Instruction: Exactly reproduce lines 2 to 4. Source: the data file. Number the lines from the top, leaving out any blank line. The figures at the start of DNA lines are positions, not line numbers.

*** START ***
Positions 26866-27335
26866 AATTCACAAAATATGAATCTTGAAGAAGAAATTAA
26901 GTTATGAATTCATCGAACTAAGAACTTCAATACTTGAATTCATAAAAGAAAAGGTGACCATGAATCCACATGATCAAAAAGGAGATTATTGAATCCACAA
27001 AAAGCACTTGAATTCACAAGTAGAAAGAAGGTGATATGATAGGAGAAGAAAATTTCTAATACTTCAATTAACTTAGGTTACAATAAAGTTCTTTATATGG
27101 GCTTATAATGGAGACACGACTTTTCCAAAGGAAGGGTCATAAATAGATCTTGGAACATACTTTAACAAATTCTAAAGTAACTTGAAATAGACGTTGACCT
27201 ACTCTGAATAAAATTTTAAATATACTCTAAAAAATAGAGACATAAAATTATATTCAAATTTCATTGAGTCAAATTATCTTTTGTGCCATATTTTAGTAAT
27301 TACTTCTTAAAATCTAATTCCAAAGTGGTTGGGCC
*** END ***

26866 AATTCACAAAATATGAATCTTGAAGAAGAAATTAA
26901 GTTATGAATTCATCGAACTAAGAACTTCAATACTTGAATTCATAAAAGAAAAGGTGACCATGAATCCACATGATCAAAAAGGAGATTATTGAATCCACAA
27001 AAAGCACTTGAATTCACAAGTAGAAAGAAGGTGATATGATAGGAGAAGAAAATTTCTAATACTTCAATTAACTTAGGTTACAATAAAGTTCTTTATATGG